Everyone knows what ‘coitus interruptus’ is–but what you really need to know is what ‘emotional obsession interruptus’ is!
In the past, I have talked about the inherent traps, pitfalls, and perils of how people get roped back in to the pathological relationships during ‘weak moments’ of family or relationship fantasizing about normal relationships. There are no Normal Rockwells, oh, I meant ‘Norman’ Rockwells with narcissists and psychopaths. As much as you want to paint the picture of a happy family, that’s not what you got.
What you do have is a pathological dynamic. Discussion about family fantasizing stirs up many people who want to remain in the fantasy. Loneliness is subjective. You’re with them but you are STILL lonely because pathology doesn’t pay attention to anything other than itself.
One of my brilliant proteges, Carol, has SOOOO understood the issue about pathology, personality disorders and the lies you tend to tell yourself —wrote me this brilliant analogy of people who don’t want to ‘get it.’ She is speaking for the people who get offended when you discuss ending the relationship or when the newsletter hits them hard on some aspect of their denial. (read this with some sarcasm….)
“I am offended that someone shed the light on psychopathy in the newsletter. I am offended that I might be set free from my psychopath. I am happy and joyous to be in the secret and dark world of my psychopath. I am happy to unsubscribe from the very thing that might set me free from my soul destroying psychopath. I am happy to continue on the path through hell with my charming psychopath. I enjoy my time more when I spend it with a pathological.”
This ‘emotional obsession interruptus’ as I like to call it, is a reframing technique that works incredibly well when said out loud. Repeat Carol’s often…but say it OUT LOUD and not merely just read silently.
Fantasizing normal family life is nothing new. The truth is, people want healthy families. They want what they see others have– enjoyable and meaningful relationships. Then they try to reproduce that with their own families who may not have the same capacity for normality.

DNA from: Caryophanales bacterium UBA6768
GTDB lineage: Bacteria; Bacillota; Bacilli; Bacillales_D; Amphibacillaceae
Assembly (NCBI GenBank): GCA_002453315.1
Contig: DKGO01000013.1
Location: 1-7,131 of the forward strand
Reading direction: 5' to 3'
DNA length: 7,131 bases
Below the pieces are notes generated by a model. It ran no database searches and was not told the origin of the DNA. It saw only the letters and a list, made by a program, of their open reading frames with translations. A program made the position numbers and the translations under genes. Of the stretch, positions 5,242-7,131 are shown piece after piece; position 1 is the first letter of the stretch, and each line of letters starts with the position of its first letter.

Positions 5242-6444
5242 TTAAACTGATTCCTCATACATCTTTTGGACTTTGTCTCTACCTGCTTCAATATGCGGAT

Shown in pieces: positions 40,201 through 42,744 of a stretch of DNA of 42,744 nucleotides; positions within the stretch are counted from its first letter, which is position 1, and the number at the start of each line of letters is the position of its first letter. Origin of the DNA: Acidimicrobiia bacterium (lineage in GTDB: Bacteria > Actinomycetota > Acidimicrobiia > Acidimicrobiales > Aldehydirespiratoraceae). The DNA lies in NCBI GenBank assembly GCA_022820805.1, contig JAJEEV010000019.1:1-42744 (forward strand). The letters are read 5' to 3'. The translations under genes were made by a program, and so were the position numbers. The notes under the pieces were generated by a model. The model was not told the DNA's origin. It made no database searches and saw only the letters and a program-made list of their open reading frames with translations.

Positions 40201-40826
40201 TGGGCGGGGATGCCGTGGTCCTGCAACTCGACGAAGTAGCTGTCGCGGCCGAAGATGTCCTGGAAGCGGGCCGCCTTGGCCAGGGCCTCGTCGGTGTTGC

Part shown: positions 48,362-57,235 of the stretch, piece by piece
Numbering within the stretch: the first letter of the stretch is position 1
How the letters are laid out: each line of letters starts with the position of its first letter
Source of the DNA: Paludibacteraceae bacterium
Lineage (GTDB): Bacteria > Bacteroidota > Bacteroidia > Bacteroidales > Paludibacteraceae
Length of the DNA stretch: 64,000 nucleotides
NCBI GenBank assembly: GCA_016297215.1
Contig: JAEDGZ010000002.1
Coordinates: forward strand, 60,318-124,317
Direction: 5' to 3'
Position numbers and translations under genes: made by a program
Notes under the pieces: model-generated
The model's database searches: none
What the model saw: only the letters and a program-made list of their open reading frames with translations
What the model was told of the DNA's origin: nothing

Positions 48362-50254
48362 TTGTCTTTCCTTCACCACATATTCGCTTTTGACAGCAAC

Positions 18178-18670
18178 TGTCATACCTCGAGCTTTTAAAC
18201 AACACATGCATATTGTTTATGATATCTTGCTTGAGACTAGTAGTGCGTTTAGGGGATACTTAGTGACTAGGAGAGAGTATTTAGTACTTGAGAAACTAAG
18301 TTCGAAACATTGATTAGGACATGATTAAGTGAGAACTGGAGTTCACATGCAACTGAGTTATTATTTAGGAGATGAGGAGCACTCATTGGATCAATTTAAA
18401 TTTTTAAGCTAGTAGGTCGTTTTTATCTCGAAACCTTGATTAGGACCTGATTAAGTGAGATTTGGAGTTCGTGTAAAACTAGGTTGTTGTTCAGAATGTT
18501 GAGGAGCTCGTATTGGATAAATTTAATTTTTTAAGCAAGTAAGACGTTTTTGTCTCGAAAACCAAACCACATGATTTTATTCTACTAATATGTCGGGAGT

Pathological people have challenges that interrupt their ability to sustain the consistent positive change you want them to make. ‘Wanting’ to have JUST ONE occasion in which everyone gets along, there is no fighting, no one gets drunk or hits someone, or no one overtly insults others doesn’t mean that the pathologicals in your life have the ABILITY to give that to you.
Repetition compulsion is often reenacted within relationships. This is repeating the same event over and over trying to get a different and satisfying outcome. This is, sadly, what we often see in Adult Children of Pathological Parents. At 43, they are STILL trying to have that ONE Christmas with a narcissistic mother or a borderline father so that a healing can take place in them. Each year they start with the same hope that this year the parent, sibling or partner will do something kind and sweet or will ‘behave.’ They desperately feel like they need one restorative experience to heal their dysfunctional family memories.
Repetition compulsion can leave adults trapped in this never ending desire for just one good experience, but, now they have pulled their own children into the same cycle creating an intergenerational experience of exposure to pathology. (Ever see the movie ‘Stuart Saves His Family?’)
While it is painful to face the reality that pathology is related to the inability to change, grow, or have insight about their own behavior, it is less painful than putting yourself and your children through another cycle of hope and despair. Pathological parents, siblings, or partners can challenge you in ways that are kinder to yourself to just avoid.
(**If we can support you in your recovery process, please let us know. The Institute is the largest provider of recovery-based services for survivors of pathological love relationships. Information about pathological love relationships is in our award-winning book, Women Who Love Psychopaths, and is also available in our retreats, 1:1s, or phone sessions. See the website for more information.)